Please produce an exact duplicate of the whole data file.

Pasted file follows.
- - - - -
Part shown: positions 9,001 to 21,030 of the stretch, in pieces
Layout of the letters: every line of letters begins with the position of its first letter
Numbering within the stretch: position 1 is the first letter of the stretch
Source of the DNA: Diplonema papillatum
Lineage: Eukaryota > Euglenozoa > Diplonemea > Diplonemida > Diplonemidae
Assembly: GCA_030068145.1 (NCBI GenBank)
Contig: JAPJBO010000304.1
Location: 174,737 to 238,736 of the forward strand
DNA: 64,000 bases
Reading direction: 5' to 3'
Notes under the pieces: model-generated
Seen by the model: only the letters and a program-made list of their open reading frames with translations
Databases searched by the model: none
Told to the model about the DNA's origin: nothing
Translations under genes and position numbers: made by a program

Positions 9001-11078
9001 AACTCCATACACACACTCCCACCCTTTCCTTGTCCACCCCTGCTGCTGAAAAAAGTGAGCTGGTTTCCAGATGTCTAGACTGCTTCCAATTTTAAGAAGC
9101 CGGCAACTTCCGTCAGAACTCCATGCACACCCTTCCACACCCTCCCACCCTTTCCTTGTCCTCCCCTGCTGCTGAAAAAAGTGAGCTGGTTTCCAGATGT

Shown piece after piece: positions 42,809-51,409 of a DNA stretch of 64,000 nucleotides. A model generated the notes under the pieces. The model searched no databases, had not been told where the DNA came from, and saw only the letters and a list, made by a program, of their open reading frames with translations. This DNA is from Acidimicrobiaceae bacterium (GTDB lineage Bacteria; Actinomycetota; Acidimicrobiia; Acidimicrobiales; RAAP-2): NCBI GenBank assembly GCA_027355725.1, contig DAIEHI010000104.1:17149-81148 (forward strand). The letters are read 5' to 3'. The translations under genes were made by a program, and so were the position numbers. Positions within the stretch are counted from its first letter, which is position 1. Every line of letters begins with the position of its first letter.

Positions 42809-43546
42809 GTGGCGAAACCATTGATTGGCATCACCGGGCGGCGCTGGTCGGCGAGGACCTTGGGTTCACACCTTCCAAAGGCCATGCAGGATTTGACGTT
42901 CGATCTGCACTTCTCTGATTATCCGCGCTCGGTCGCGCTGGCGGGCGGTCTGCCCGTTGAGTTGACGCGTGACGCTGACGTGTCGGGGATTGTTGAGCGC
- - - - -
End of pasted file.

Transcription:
Part shown: positions 9,001 to 21,030 of the stretch, in pieces
Layout of the letters: every line of letters begins with the position of its first letter
Numbering within the stretch: position 1 is the first letter of the stretch
Source of the DNA: Diplonema papillatum
Lineage: Eukaryota > Euglenozoa > Diplonemea > Diplonemida > Diplonemidae
Assembly: GCA_030068145.1 (NCBI GenBank)
Contig: JAPJBO010000304.1
Location: 174,737 to 238,736 of the forward strand
DNA: 64,000 bases
Reading direction: 5' to 3'
Notes under the pieces: model-generated
Seen by the model: only the letters and a program-made list of their open reading frames with translations
Databases searched by the model: none
Told to the model about the DNA's origin: nothing
Translations under genes and position numbers: made by a program

Positions 9001-11078
9001 AACTCCATACACACACTCCCACCCTTTCCTTGTCCACCCCTGCTGCTGAAAAAAGTGAGCTGGTTTCCAGATGTCTAGACTGCTTCCAATTTTAAGAAGC
9101 CGGCAACTTCCGTCAGAACTCCATGCACACCCTTCCACACCCTCCCACCCTTTCCTTGTCCTCCCCTGCTGCTGAAAAAAGTGAGCTGGTTTCCAGATGT

Shown piece after piece: positions 42,809-51,409 of a DNA stretch of 64,000 nucleotides. A model generated the notes under the pieces. The model searched no databases, had not been told where the DNA came from, and saw only the letters and a list, made by a program, of their open reading frames with translations. This DNA is from Acidimicrobiaceae bacterium (GTDB lineage Bacteria; Actinomycetota; Acidimicrobiia; Acidimicrobiales; RAAP-2): NCBI GenBank assembly GCA_027355725.1, contig DAIEHI010000104.1:17149-81148 (forward strand). The letters are read 5' to 3'. The translations under genes were made by a program, and so were the position numbers. Positions within the stretch are counted from its first letter, which is position 1. Every line of letters begins with the position of its first letter.

Positions 42809-43546
42809 GTGGCGAAACCATTGATTGGCATCACCGGGCGGCGCTGGTCGGCGAGGACCTTGGGTTCACACCTTCCAAAGGCCATGCAGGATTTGACGTT
42901 CGATCTGCACTTCTCTGATTATCCGCGCTCGGTCGCGCTGGCGGGCGGTCTGCCCGTTGAGTTGACGCGTGACGCTGACGTGTCGGGGATTGTTGAGCGC